Skip to Content
School of Health Sciences
College of Health
Resistance of Environmental Bacteria to Heavy Metals and Antibiotics in Selected New Zealand Soils
The application of superphosphate fertilizers, animal remedies and other soil treatments in agriculture and horticulture is resulting in the accumulation of specific heavy metals in soil. Presence of these metals in the biosphere leads to induction of metal-resistance in soil bacteria, and may co-select for resistance against a broad range of antibiotics. Development of broad antibiotic resistance in soil bacteria could pose both direct risks to human and animal health, and indirect impacts on the livestock industry and primary production, including potential for social and financial losses. We aim to investigate resistance/tolerance of soil-borne bacteria sampled from some selected regions of New Zealand. Pastoral, cropping and background soils on the same soil type sampled at different seasons are used. Cadmium, zinc or mercury salts, as well as some common antibiotics are considered in the project. We found significant differences between soils in bacterial resistance to the heavy metals and antibiotics. Bacterial community dynamics has been examined in microcosms. NGS for whole genome and 16s rDNA is done to reveal differences in the genetic diversity of bacteria in metal-treated soils compared to controls.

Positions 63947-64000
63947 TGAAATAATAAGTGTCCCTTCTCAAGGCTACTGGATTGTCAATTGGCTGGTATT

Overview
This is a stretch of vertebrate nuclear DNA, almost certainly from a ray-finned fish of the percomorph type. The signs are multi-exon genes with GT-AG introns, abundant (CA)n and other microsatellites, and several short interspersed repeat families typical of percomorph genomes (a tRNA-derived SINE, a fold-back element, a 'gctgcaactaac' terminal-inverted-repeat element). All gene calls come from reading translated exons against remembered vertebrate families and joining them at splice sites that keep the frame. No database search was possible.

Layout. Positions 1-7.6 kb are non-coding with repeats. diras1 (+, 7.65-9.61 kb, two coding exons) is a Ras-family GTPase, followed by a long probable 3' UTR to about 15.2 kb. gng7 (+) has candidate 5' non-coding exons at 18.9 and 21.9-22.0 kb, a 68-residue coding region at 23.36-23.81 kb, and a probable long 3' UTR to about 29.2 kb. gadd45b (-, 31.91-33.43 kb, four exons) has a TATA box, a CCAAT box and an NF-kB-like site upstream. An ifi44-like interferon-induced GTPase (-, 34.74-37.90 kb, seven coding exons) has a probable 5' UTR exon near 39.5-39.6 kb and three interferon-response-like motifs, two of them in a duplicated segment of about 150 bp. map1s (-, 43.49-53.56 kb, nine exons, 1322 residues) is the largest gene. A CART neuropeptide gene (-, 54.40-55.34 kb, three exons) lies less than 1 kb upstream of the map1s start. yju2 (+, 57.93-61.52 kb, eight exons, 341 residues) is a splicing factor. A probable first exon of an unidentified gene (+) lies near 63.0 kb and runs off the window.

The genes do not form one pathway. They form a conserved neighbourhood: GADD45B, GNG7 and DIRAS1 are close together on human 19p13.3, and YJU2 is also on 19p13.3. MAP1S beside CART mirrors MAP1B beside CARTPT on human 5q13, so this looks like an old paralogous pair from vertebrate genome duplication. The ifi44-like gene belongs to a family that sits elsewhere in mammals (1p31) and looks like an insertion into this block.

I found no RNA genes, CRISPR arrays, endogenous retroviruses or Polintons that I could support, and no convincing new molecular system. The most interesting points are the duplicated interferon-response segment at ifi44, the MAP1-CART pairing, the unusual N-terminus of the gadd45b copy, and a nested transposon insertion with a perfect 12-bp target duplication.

My research project is important for different aspects of health, agriculture, veterinary and etc.
Different parts of society and industry may benefit from my research project, as health, food and agriculture are substantially related to each other .
I'm originally from west of Iran, Hamadan. My wife and I migrated to New Zealand to continue our postgrad studies. I chose Massey as a New Zealand leading university in environmental sciences.
Page authorised by Web Content Manager
Last updated on Tuesday 04 April 2017